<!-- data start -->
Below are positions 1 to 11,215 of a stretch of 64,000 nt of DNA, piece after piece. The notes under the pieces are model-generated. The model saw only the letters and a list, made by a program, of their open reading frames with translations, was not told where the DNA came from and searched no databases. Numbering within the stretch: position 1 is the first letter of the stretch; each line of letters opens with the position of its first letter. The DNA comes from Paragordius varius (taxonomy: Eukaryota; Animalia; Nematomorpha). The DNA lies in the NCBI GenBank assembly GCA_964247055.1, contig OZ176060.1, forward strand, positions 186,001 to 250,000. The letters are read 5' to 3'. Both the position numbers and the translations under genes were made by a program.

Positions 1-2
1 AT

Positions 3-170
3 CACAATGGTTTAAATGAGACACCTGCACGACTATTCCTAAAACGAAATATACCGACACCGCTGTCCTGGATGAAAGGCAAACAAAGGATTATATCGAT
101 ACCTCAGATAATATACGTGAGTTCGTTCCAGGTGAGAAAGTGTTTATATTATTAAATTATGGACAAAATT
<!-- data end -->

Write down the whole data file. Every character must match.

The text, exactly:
Below are positions 1 to 11,215 of a stretch of 64,000 nt of DNA, piece after piece. The notes under the pieces are model-generated. The model saw only the letters and a list, made by a program, of their open reading frames with translations, was not told where the DNA came from and searched no databases. Numbering within the stretch: position 1 is the first letter of the stretch; each line of letters opens with the position of its first letter. The DNA comes from Paragordius varius (taxonomy: Eukaryota; Animalia; Nematomorpha). The DNA lies in the NCBI GenBank assembly GCA_964247055.1, contig OZ176060.1, forward strand, positions 186,001 to 250,000. The letters are read 5' to 3'. Both the position numbers and the translations under genes were made by a program.

Positions 1-2
1 AT

Positions 3-170
3 CACAATGGTTTAAATGAGACACCTGCACGACTATTCCTAAAACGAAATATACCGACACCGCTGTCCTGGATGAAAGGCAAACAAAGGATTATATCGAT
101 ACCTCAGATAATATACGTGAGTTCGTTCCAGGTGAGAAAGTGTTTATATTATTAAATTATGGACAAAATT